To use a function handle, first create a function with the signature
function y = mfun(x,opt)
. Parameterizing Functions explains
how to provide additional parameters to the function mfun
, if
necessary. The function mfun
must satisfy these conditions:
mfun(x,'notransp')
returns the value ofM\x
orM2\(M1\x)
.mfun(x,'transp')
returns the value ofM'\x
orM1'\(M2'\x)
.
An example of an acceptable function is:
function y = mfun(x,opt,a,b) if strcmp(opt,'notransp') y = x.*a; else y = x.*b; end end
mfun
uses a
and
b
to compute either M\x = x*a
or
M'\x = x*b
(depending on the specified flag) without actually
forming the entire matrix M
.
Data Types: double
 function_handle
Complex Number Support: Yes
x0
— Initial guess
[]
or a column vector of zeros (default)  column vector
Initial guess, specified as a column vector with length equal to size(A,2)
.
If you can provide bicg
with a more reasonable initial guess
x0
than the default vector of zeros, then it can save computation
time and help the algorithm converge faster.
Data Types: double
Complex Number Support: Yes
Output Arguments
x
— Linear system solution
column vector
Linear system solution, returned as a column vector. This output gives the approximate
solution to the linear system A*x = b
. If the calculation is
successful (flag = 0
), then relres
is less than
or equal to tol
.
Whenever the calculation is not successful (flag ~= 0
), the solution
x
returned by bicg
is the one with
minimal residual norm computed over all the iterations.
flag
— Convergence flag
scalar
Convergence flag, returned as one of the scalar values in this table. The convergence flag indicates whether the calculation was successful and differentiates between several different forms of failure.
Flag Value  Convergence 

 Success — 
 Failure — 
 Failure — The preconditioner matrix 
 Failure — 
 Failure — One of the scalar quantities calculated by the

relres
— Relative residual error
scalar
iter
— Iteration number
scalar
Iteration number, returned as a scalar. This output indicates the iteration number at which
the computed answer for x
was
calculated.
Data Types: double
resvec
— Residual error
vector
Residual error, returned as a vector. The residual error norm(bA*x)
reveals how close the algorithm is to converging for a given value of
x
. The number of elements in resvec
is equal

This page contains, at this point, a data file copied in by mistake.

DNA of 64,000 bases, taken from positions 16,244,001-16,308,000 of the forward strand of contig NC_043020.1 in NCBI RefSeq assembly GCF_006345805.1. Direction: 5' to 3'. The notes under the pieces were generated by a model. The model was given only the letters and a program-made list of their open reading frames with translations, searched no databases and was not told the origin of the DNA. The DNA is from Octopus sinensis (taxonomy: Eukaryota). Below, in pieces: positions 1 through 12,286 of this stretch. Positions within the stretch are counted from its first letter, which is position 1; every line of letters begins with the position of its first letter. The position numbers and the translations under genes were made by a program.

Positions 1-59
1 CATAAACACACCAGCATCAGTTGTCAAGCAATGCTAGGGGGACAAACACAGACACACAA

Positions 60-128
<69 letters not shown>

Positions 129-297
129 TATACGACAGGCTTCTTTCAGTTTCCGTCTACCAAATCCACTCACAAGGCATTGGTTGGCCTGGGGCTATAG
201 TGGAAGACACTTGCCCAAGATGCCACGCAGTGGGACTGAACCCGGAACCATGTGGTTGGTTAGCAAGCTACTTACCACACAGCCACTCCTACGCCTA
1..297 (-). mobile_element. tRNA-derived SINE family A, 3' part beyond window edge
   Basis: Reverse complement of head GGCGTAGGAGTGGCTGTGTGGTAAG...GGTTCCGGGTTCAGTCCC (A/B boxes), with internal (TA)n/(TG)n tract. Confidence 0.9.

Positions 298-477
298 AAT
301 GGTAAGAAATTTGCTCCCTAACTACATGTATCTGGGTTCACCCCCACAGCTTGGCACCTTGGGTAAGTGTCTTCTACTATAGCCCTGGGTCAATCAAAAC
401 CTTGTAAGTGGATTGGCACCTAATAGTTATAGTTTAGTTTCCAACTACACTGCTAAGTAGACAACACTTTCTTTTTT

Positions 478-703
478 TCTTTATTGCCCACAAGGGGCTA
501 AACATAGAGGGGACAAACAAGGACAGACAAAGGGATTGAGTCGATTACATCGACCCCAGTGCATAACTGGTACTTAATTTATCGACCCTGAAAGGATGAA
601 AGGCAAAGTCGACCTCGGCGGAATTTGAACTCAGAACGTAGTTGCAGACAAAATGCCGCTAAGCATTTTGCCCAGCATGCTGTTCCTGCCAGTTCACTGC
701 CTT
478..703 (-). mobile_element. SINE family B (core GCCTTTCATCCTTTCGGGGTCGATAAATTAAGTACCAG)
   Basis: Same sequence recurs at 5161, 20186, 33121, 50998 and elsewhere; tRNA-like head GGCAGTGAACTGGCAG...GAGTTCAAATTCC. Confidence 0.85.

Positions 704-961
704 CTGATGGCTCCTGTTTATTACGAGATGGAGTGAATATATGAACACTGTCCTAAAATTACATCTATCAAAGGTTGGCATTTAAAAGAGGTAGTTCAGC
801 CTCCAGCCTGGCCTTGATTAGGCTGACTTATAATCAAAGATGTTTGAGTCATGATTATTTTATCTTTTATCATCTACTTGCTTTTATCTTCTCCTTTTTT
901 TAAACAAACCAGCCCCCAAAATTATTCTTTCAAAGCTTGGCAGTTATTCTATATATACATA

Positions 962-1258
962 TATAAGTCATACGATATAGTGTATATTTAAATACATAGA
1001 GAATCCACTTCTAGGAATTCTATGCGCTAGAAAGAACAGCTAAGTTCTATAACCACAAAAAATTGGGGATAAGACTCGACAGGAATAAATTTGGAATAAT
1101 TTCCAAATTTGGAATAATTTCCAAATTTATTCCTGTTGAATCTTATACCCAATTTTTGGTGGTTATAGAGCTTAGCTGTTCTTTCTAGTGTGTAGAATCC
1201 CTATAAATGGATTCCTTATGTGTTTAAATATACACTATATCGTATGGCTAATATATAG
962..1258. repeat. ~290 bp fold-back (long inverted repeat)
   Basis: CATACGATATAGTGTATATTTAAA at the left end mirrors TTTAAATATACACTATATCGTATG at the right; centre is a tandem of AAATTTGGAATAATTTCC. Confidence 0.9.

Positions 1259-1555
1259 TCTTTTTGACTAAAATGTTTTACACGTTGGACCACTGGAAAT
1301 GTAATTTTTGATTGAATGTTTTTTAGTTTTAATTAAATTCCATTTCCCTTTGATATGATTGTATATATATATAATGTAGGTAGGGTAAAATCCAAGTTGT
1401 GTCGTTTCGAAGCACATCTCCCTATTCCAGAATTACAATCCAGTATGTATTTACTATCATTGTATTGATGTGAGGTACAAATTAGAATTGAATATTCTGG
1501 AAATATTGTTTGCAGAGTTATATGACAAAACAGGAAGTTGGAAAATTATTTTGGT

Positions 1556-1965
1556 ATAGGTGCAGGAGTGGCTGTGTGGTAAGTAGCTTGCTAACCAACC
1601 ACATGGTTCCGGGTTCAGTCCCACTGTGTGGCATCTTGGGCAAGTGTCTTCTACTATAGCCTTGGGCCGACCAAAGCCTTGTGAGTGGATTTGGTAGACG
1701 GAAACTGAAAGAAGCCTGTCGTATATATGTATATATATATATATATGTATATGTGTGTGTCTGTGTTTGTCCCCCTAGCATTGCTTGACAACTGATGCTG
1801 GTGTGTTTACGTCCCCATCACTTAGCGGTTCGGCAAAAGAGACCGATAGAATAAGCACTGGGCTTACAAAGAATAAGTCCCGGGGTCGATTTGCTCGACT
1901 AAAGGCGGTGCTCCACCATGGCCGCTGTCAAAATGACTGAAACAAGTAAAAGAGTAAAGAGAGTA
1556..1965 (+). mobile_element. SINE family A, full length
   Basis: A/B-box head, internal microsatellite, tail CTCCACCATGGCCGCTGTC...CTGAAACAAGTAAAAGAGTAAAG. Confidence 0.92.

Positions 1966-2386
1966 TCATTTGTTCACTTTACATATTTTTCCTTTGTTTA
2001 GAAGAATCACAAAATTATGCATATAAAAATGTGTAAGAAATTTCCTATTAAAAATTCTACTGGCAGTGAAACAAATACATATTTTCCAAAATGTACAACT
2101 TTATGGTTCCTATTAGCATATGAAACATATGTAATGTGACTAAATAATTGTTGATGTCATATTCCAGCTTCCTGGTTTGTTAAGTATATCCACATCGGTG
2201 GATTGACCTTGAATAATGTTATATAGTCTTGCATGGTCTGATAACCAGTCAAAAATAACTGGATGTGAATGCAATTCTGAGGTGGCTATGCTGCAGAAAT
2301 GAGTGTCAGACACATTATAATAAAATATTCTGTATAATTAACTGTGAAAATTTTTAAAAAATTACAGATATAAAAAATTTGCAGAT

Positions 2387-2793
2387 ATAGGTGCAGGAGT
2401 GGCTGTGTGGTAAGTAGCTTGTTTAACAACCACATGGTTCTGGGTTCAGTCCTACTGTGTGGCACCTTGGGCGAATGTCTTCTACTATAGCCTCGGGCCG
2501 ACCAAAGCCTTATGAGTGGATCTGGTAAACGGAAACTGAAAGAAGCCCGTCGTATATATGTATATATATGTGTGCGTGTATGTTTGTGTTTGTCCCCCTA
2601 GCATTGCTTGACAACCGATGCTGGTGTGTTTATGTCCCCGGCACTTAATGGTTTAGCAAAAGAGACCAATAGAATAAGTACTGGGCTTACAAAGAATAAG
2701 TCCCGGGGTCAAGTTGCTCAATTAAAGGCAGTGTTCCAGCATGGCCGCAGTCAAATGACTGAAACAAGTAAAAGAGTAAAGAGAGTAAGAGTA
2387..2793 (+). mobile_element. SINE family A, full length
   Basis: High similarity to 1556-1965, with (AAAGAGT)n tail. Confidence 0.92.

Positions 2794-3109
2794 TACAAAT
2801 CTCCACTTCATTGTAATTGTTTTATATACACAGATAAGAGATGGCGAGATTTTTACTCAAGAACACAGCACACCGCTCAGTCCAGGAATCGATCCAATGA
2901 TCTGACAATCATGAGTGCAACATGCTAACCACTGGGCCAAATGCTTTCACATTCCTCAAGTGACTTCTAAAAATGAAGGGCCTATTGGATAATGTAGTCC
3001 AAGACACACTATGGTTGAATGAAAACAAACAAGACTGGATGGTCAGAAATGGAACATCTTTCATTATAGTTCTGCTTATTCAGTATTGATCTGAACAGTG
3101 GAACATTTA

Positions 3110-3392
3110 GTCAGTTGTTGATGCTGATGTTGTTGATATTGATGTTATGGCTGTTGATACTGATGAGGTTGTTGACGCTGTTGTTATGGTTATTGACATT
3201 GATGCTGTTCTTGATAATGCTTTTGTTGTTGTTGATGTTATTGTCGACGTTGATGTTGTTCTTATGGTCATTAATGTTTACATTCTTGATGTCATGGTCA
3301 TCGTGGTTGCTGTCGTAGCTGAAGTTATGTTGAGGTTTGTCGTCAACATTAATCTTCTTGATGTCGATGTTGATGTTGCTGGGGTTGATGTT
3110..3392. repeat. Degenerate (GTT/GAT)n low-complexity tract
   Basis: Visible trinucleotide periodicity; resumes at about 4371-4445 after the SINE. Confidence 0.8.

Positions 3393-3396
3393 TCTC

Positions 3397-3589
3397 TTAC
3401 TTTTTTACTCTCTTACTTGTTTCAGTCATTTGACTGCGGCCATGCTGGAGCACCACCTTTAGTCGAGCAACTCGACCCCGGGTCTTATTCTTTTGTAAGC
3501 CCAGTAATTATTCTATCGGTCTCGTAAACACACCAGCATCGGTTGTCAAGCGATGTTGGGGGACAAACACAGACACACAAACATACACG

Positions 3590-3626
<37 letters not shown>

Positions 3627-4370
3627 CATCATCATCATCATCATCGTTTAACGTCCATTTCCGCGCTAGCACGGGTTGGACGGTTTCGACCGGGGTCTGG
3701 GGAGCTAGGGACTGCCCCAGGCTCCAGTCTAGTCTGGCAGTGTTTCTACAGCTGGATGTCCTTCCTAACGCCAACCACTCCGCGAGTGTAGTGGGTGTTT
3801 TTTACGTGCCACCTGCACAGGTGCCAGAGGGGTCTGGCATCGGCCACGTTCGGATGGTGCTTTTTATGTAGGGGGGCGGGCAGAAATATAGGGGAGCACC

to the number of iterations. You can examine the contents of resvec
to help decide whether to change the values of tol
or
maxit
.
Data Types: double
More About
Biconjugate Gradients Method
The biconjugate gradients (BiCG) algorithm was developed to generalize the conjugate gradient (CG) method to nonsymmetric systems. BiCG solves not only the original linear system $$Ax=b$$ but also the conjugate system $${\text{A}}^{T}{x}^{*}={b}^{*}$$. This leads to two sets of conjugate residuals defined in terms of the transpose of the coefficient matrix.
For symmetric positive definite systems, which the CG algorithm is designed for, the BiCG algorithm delivers the same results but with twice the cost per iteration. The accuracy of BiCG can be comparable to GMRES, but between the two only GMRES truly minimizes the residual. Several variants of the BiCG algorithm were developed to address the irregular convergence behavior it displays (see BiCGSTAB, BiCGSTABL, and CGS) [1].
Tips
Convergence of most iterative methods depends on the condition number of the coefficient matrix,
cond(A)
. WhenA
is square, you can useequilibrate
to improve its condition number, and on its own this makes it easier for most iterative solvers to converge. However, usingequilibrate
also leads to better quality preconditioner matrices when you subsequently factor the equilibrated matrixB = R*P*A*C
.You can use matrix reordering functions such as
dissect
andsymrcm
to permute the rows and columns of the coefficient matrix and minimize the number of nonzeros when the coefficient matrix is factored to generate a preconditioner. This can reduce the memory and time required to subsequently solve the preconditioned linear system.
References
[1] Barrett, R., M. Berry, T.F. Chan, et al., Templates for the Solution of Linear Systems: Building Blocks for Iterative Methods, SIAM, Philadelphia, 1994.
Extended Capabilities
ThreadBased Environment
Run code in the background using MATLAB® backgroundPool
or accelerate code with Parallel Computing Toolbox™ ThreadPool
.
This function fully supports threadbased environments. For more information, see Run MATLAB Functions in ThreadBased Environment.
GPU Arrays
Accelerate code by running on a graphics processing unit (GPU) using Parallel Computing Toolbox™.
Usage notes and limitations:
When input
A
is a sparse matrix:Only one sparse matrix preconditioner
M
is supported.If you use two preconditioners,
M1
andM2
, then both of them must be functions.For GPU arrays,
bicg
does not detect stagnation (Flag 3). Instead, it reports failure to converge (Flag 1).
For more information, see Run MATLAB Functions on a GPU (Parallel Computing Toolbox).
Distributed Arrays
Partition large arrays across the combined memory of your cluster using Parallel Computing Toolbox™.
Usage notes and limitations:
If
M1
is a function, then it is applied independently to each row.
For more information, see Run MATLAB Functions with Distributed Arrays (Parallel Computing Toolbox).
Version History
Introduced before R2006a